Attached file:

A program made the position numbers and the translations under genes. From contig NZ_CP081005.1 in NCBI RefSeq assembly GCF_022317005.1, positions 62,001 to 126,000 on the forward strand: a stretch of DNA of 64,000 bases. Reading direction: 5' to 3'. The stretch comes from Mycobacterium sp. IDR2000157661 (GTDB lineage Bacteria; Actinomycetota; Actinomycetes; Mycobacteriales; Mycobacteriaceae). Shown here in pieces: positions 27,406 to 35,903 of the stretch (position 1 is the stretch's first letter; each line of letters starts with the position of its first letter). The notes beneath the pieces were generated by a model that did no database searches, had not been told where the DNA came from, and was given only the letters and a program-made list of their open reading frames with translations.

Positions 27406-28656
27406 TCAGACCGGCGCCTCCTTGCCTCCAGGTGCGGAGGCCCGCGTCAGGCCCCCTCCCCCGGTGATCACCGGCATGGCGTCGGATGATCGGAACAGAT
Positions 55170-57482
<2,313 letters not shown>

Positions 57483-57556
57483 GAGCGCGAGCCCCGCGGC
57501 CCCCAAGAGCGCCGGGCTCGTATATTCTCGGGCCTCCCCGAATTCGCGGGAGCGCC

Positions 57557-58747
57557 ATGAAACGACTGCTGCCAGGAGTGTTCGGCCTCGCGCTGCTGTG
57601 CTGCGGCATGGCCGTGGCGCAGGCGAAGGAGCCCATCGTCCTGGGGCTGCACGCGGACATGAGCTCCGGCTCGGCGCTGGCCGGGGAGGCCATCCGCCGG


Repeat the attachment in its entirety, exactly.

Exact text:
A program made the position numbers and the translations under genes. From contig NZ_CP081005.1 in NCBI RefSeq assembly GCF_022317005.1, positions 62,001 to 126,000 on the forward strand: a stretch of DNA of 64,000 bases. Reading direction: 5' to 3'. The stretch comes from Mycobacterium sp. IDR2000157661 (GTDB lineage Bacteria; Actinomycetota; Actinomycetes; Mycobacteriales; Mycobacteriaceae). Shown here in pieces: positions 27,406 to 35,903 of the stretch (position 1 is the stretch's first letter; each line of letters starts with the position of its first letter). The notes beneath the pieces were generated by a model that did no database searches, had not been told where the DNA came from, and was given only the letters and a program-made list of their open reading frames with translations.

Positions 27406-28656
27406 TCAGACCGGCGCCTCCTTGCCTCCAGGTGCGGAGGCCCGCGTCAGGCCCCCTCCCCCGGTGATCACCGGCATGGCGTCGGATGATCGGAACAGAT
Positions 55170-57482
<2,313 letters not shown>

Positions 57483-57556
57483 GAGCGCGAGCCCCGCGGC
57501 CCCCAAGAGCGCCGGGCTCGTATATTCTCGGGCCTCCCCGAATTCGCGGGAGCGCC

Positions 57557-58747
57557 ATGAAACGACTGCTGCCAGGAGTGTTCGGCCTCGCGCTGCTGTG
57601 CTGCGGCATGGCCGTGGCGCAGGCGAAGGAGCCCATCGTCCTGGGGCTGCACGCGGACATGAGCTCCGGCTCGGCGCTGGCCGGGGAGGCCATCCGCCGG